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Kerala Police to reach out to people for curbing corruption

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By NewsGram Staff Writer

With an eye towards rooting out corruption at all levels, the Kerala Home Minister Ramesh Chennithala announced today that the Kerala Police would seek help from the people.This will be a first initiative of its kind.

In the wake of project “Vigilant Kerala, Say No to Corruption”, launched on a pilot basis in 52 states in September last year, becoming increasingly effective, the Kerala government has decided to extend it across the state.

The Home Minister, while addressing reporters along with senior officials of the Vigilance and Anti-Corruption Bureau said that in most cases, corruption was detected after everything was over but through this new initiative it would be nipped in the bud.

“What we have done is to set up several layers of committees. The grassroots ones would include the common man. The higher committees would include experts in fighting corruption, officials from the state government, vigilance officials, department heads and the highest body would comprise top vigilance officials,” said Chennithala.

Director General of Police (VACB) Vinson M. Paul said, “If anyone finds that a particular civil work is not going as per the desired level of performance, it would be brought to the attention of various committees and immediate action would be taken.”

These committees would look into complaints from the people over the functioning of all government offices, police stations and civil development works.

According to the Director General of Police, the maximum time for resolving an issue is 90 days. Moreover, if the lower committees are unable to resolve the issue, it would be taken up at the highest level.

The website www.vigilantkerala.in. has been provided for the people so that they can report cases of corruption by registering on it.

Next Story

The United States Of America Drops Out Of Top 20 Corrupt Countries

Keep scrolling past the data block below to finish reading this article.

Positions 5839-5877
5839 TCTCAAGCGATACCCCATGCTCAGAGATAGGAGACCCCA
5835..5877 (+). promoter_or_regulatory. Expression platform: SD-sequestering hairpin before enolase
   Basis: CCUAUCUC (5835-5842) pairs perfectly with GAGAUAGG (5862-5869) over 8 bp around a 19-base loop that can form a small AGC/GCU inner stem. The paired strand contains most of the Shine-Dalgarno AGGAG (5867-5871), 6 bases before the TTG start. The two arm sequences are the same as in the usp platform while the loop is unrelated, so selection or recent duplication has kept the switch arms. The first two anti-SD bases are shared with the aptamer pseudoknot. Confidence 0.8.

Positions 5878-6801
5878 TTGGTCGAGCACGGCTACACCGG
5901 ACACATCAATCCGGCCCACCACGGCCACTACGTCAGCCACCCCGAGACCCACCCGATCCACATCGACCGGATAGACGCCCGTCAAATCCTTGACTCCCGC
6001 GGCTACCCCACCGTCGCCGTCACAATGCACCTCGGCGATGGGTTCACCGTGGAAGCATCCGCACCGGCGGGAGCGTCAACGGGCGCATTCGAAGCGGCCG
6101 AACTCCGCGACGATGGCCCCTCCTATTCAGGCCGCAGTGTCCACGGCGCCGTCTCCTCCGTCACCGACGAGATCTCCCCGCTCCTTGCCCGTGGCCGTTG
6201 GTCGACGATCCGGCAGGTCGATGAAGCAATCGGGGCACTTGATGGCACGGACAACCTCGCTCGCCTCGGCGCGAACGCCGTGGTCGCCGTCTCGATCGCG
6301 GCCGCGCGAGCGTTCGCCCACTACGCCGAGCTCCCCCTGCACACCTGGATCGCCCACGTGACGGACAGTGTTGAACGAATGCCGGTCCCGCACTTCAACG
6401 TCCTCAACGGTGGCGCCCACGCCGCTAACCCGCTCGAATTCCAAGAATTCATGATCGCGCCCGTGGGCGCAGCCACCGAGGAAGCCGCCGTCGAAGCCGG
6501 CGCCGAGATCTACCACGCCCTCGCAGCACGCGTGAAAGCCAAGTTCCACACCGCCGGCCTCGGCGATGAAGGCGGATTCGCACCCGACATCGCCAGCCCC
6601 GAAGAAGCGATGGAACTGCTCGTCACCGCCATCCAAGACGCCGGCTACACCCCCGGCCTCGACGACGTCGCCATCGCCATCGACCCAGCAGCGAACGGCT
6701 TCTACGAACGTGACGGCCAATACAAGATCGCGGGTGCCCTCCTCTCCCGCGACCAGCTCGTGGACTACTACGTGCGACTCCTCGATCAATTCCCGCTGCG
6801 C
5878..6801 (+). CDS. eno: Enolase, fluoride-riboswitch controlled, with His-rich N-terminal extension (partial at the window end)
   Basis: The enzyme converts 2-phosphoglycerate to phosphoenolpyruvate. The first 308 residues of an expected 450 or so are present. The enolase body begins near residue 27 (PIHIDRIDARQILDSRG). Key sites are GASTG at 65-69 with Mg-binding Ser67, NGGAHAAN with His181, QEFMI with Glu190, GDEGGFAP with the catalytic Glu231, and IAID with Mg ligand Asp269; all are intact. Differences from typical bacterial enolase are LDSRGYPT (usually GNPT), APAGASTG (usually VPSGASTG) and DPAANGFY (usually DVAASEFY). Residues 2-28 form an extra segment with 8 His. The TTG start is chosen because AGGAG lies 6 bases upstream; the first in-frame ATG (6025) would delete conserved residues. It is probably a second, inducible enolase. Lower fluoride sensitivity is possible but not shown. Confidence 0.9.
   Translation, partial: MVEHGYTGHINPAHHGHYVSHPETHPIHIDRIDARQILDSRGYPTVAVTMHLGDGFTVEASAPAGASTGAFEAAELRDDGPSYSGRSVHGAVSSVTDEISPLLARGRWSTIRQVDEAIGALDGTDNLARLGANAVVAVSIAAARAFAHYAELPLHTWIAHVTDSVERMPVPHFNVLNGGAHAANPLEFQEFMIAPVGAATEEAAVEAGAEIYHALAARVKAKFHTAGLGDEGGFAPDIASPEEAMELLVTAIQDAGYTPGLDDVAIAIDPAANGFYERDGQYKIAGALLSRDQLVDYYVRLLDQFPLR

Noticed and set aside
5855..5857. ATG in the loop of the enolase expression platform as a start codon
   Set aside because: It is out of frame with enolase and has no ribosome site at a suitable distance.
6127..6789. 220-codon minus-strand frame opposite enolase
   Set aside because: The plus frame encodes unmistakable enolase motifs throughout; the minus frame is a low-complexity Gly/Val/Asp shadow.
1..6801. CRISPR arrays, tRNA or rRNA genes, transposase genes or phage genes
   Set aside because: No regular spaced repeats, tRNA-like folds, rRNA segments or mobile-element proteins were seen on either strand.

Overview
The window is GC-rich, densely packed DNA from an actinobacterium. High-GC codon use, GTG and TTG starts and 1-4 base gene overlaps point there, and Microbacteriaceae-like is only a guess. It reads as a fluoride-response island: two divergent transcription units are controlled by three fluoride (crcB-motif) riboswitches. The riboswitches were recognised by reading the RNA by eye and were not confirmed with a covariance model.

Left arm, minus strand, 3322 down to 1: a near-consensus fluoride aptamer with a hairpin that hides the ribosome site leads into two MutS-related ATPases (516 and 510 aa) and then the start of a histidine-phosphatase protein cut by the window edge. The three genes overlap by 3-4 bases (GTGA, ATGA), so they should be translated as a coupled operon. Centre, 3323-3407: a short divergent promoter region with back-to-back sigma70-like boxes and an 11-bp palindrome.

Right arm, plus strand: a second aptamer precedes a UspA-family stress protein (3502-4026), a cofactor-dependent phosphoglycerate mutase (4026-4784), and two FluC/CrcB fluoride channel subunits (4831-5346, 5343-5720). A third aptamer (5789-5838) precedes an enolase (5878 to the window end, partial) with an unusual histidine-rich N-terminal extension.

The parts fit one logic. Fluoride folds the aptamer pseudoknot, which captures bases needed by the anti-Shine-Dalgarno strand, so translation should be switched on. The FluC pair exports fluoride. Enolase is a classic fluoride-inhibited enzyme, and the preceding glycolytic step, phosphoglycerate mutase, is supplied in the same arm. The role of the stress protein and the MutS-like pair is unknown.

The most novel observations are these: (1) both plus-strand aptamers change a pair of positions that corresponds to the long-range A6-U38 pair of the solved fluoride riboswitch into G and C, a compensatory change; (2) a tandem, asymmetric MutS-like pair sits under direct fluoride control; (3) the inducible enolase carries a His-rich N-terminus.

For the 2018 index, 180 countries were surveyed. Denmark and New Zealand topped the list while Somalia, Syria, and South Sudan were at the bottom.

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USA, Corruption
U.S. President Donald Trump is seen through his transparent teleprompter as he speaks during the Missile Defense Review announcement at the Pentagon in Arlington, Virginia, U.S., January 17, 2019. VOA

A global anti-corruption watchdog says the United States has dropped four spots in its list of nations’ anti-corruption efforts and is now no longer listed in the top 20 for the first time.

Acting U.S. Representative at Transparency International, Zoe Reiter, calls a four point drop in the 2018 Corruption Perceptions Index (CPI) a “red flag.”

She says it comes at a time when the U.S. is experiencing “threats to its system of checks and balances” and an “erosion of ethical norms at the highest levels of power.”

USA. government
Caravans from Central America have inflamed the debate over U.S. immigration policy, with U.S. President Donald Trump using the migrants to try to secure backing for his plan to build a border wall on the frontier with Mexico., VOA

“If this trend continues, it would indicate a serious corruption problem in a country that has taken a lead on the issue globally,” Reiter says.

The United States scored a 71 in the perceptions index after scoring 75 the previous year.

“The expert opinion captured by the CPI supports the deep concern over corruption in government reported by America in our 2017 survey. Both experts and the public believe the situation is getting worse,” Reiter said.

Anti-Corruption
Bulgarian anti-corruption protesters march during a demonstration in downtown Sofia, VOA

Transparency International uses several criteria for measuring how well a country is fighting corruption, including checks and balances on political power, controls on conflicts of interest and private influence on government, and voter suppression.

Also Read: World’s Anti-Corruption Day

For the 2018 index, 180 countries were surveyed. Denmark and New Zealand topped the list while Somalia, Syria, and South Sudan were at the bottom. (VOA)